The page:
Firstly, social surveys suffer from the imposition problem, closed questions limits what respondents can say Interpretivists argue respondents have diverse motives and it is unlikely that researchers will think up every possible relevant question and every possible, response, thus questionnaires will lack validity.
This is especially true for more complex topics such as religions belief – ticking the ‘Christian’ box can mean many different things to many different people, for example.
Interpretivists thus say that surveys are socially constructed—they don’t reflect reality, but the interests of researchers
However, this is easily rectified by including a section at the end of questionnaires in which respondents can write their explanations.
Secondly, self-completion surveys can also suffer from poor representativeness…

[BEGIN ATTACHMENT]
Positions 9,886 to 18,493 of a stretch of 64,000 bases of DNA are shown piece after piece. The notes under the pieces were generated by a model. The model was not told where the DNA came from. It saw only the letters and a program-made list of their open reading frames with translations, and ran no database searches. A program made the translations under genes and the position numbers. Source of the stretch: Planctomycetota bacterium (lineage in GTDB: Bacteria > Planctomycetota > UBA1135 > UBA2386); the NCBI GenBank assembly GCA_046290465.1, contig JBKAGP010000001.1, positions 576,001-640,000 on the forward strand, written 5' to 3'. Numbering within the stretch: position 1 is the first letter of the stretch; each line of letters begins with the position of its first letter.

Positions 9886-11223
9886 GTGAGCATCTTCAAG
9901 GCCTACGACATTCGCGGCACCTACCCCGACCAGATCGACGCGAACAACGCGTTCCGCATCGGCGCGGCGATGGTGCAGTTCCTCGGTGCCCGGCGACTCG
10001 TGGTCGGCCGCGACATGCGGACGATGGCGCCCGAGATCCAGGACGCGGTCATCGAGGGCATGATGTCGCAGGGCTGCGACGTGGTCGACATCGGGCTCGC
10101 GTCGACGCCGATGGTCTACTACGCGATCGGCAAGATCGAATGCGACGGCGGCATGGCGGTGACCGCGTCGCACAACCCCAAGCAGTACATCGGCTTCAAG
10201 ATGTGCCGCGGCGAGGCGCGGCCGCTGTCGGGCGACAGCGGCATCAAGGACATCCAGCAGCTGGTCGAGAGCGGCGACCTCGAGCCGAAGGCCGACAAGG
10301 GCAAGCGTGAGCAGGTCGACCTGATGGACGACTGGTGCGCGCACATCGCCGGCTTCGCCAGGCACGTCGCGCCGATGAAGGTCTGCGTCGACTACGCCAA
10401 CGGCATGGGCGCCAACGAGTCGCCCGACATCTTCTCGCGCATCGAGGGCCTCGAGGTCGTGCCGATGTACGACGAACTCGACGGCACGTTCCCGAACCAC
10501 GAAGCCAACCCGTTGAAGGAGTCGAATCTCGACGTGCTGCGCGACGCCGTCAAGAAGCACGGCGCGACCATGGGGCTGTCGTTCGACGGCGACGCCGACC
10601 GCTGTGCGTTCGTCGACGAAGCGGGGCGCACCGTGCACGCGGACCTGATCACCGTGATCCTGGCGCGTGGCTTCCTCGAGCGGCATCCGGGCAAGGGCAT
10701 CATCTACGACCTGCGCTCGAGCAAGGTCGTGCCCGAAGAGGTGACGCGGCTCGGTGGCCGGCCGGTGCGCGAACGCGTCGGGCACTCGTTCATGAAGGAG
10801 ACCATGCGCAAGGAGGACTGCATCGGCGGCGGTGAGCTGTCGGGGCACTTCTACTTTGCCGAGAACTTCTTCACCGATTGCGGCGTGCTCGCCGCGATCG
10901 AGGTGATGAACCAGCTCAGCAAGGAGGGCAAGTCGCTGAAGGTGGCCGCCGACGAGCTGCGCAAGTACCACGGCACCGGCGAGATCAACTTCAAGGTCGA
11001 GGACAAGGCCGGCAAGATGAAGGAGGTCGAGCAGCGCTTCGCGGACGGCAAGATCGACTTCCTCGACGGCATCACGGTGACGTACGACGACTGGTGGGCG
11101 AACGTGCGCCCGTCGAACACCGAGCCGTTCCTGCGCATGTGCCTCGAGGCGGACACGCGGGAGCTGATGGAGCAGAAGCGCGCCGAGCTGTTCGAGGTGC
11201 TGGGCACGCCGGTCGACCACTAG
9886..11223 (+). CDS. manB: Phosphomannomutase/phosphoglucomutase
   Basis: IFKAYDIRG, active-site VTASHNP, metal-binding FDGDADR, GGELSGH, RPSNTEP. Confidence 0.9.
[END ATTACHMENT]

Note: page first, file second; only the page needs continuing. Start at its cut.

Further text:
Postal questionnaires can suffer from a low response rate, and samples might be self-selecting— due to the illiterate or people who might be ashamed/ scared to return questionnaires on sensitive topics.
Also, you can’t check who has filled them in, so surveys may actually misrepresent the target population.
However, it is possible to rectify this with incentives and booster samples.
The above is a suggested response to a possible 10 mark ‘pure methods’ question which might come up on either paper 1 or 3 of the AQA’s A Level Sociology Papers. It follows the basic formula – make a point, develop it twice, and then evaluate it (which to my mind seems to work well for ‘pure methods’ 10 mark questions.
Theory and Methods A Level Sociology Revision Bundle
If you like this sort of thing, then you might like my Theory and Methods Revision Bundle – specifically designed to get students through the theory and methods sections of A level sociology papers 1 and 3.
- 74 pages of revision notes
- 15 mind maps on various topics within theory and methods
- Five theory and methods essays
- ‘How to write methods in context essays’.
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